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Improve Your Personal Cyber Security with These 5 Steps

What have you done lately to improve your personal cyber security? Here is a list of steps you can take to get started on your personal cyber security upgrade:

  • Keep software up to date. Install software patches so that attackers cannot take advantage of known problems or vulnerabilities. Many operating systems offer automatic updates. If automatic updates are available, you should enable them. Updates should include PCs, notebooks, phones, and even smart devices at home. (See Why Security Updates are Essential)
  • Use a Password Manager. It is important to have unique passwords on each website you use. That way a security problem with one website does not affect all the others. Also, your passwords should be hard to guess – with upper- and lower-case letters, symbols, and numbers, and at least 12 characters. Let’s face it – no one can remember complex, long passwords at every website that they use. So it’s best to use Password Manager software to make generating and remembering passwords easy..
  • Turn on multi-factor authentication (MFA). Sometimes called “two-factor” or “two-step” authentication, this involves requiring an access code in addition to your password to confirm your identity. Even if an attacker knows your username and password, requiring a second factor minimizes the risk that an unauthorized person could gain access to your account. (See A Must-Have for Protecting Yourself Online)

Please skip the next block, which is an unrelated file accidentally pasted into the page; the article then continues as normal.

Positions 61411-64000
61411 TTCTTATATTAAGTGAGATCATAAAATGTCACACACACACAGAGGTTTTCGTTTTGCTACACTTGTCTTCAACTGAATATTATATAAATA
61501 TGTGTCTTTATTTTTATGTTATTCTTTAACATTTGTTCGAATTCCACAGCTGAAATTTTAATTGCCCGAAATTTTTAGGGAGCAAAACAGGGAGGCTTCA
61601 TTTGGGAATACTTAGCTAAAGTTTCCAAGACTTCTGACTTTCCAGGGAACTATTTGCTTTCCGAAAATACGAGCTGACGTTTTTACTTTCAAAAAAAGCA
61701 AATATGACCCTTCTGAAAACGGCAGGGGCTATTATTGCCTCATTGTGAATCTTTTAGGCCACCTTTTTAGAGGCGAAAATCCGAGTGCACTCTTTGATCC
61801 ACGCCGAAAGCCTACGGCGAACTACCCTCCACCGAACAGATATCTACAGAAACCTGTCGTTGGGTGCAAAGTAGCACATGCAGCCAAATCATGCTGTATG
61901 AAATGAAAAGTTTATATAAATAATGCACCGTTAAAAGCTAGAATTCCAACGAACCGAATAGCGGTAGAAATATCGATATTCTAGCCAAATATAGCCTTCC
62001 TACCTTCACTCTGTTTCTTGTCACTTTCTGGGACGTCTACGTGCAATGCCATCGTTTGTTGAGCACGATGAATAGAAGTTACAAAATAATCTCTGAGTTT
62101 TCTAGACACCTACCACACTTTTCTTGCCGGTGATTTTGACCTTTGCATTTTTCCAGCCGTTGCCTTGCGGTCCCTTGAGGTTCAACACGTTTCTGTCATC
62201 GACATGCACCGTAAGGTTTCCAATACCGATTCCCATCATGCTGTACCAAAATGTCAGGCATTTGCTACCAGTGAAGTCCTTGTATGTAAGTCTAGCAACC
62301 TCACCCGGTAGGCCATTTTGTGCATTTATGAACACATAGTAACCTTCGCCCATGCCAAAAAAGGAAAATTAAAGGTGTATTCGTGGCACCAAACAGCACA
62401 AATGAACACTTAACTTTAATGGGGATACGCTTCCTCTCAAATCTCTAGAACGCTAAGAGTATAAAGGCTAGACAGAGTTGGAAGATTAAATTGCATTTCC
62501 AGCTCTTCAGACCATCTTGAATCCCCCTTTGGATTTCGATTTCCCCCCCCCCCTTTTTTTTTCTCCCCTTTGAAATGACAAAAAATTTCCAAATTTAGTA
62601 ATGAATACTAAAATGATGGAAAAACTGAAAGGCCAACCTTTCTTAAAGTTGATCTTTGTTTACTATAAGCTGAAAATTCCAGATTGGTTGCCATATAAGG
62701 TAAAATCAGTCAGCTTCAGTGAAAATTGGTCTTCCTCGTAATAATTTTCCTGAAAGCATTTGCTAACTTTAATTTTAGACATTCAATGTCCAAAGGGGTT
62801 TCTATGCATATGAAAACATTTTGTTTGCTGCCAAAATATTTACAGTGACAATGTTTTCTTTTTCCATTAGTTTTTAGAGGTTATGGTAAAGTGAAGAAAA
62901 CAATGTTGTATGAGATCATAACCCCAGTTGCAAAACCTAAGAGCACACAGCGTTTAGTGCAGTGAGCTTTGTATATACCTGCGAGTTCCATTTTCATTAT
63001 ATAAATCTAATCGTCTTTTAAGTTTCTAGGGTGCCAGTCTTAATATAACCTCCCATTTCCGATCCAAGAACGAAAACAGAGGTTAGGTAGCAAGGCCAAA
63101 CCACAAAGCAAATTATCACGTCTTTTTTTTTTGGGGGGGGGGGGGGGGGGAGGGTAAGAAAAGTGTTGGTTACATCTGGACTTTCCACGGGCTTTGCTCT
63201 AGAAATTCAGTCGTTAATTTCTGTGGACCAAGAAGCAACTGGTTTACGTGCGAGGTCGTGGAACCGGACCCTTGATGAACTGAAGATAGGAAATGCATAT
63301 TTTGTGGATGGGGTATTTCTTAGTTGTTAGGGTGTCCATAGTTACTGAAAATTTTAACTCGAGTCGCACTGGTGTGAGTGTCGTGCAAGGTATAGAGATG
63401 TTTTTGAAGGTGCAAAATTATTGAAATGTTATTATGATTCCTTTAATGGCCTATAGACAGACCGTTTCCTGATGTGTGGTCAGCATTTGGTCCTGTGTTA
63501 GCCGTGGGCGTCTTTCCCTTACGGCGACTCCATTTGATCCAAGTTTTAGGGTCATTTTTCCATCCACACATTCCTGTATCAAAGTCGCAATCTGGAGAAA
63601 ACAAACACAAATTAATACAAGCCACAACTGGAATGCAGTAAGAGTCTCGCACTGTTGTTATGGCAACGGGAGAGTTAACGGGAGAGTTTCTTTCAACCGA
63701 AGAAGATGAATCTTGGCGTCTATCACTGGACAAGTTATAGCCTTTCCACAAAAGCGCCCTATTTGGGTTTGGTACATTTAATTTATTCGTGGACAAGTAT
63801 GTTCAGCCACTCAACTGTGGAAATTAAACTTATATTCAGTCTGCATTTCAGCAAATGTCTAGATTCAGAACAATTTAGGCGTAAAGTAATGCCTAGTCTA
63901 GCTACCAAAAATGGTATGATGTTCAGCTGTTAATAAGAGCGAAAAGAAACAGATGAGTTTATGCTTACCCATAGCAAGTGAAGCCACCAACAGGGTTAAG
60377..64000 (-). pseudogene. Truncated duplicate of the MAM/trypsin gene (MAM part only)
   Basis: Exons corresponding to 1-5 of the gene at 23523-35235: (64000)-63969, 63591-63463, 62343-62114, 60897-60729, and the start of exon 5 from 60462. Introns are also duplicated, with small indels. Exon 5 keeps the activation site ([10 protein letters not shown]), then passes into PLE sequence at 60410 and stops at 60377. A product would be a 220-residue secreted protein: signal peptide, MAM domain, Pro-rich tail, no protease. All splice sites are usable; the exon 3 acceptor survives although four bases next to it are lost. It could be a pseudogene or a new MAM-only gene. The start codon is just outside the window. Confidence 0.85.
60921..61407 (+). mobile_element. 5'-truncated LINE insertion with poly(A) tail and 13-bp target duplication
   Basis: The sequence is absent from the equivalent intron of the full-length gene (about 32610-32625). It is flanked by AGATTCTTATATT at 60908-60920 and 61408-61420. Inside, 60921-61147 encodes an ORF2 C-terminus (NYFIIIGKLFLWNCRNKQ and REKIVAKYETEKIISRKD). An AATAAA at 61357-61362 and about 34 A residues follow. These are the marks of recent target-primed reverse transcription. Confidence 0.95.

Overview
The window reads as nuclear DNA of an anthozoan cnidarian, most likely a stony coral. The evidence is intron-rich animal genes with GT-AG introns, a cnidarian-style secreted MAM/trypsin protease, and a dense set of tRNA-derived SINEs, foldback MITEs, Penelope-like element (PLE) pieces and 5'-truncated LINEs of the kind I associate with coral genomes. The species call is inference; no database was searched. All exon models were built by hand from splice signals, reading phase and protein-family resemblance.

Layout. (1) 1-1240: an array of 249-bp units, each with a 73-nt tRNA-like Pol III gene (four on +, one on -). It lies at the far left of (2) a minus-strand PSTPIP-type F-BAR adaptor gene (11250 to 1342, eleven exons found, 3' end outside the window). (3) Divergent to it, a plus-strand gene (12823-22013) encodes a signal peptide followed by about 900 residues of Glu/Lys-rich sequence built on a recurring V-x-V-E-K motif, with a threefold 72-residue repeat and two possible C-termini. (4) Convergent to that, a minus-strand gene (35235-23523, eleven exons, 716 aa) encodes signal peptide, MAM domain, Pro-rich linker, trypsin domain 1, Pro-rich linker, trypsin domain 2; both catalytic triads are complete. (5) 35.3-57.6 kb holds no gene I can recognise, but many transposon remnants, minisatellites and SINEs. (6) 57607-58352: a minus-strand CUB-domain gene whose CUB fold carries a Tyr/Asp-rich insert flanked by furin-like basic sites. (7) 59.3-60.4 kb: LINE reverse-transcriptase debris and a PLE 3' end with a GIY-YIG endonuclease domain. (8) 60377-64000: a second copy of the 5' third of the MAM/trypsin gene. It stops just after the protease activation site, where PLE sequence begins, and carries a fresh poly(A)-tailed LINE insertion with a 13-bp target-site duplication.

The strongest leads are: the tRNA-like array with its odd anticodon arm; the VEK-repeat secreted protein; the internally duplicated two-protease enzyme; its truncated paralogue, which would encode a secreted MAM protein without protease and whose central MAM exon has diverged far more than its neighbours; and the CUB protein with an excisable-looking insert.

• Install a firewall. Firewalls may be able to prevent some types of attack vectors by blocking malicious traffic before it can enter a computer system, and by restricting unnecessary outbound communications. Some device operating systems include a firewall. Sometimes your Internet Service Provider has a firewall capability in place. Find out which applies to you and enable firewall settings as specified in your device or system owner’s manual.
  • Be suspicious of unexpected emails and text messages. Fraudsters love to use emails, text messages, and even phone calls to trick you into giving them your private information. This is often called “phishing” and it is one of the most serious risks to the average user. Be suspicious of unexpected emails - especially if they play on your emotions or try to push you into immediate action like clicking a link or entering a password. Learn more about avoiding phishing scams.

Want to learn more? Visit our Security Center for more information about protecting yourself against cyber and fraud threats.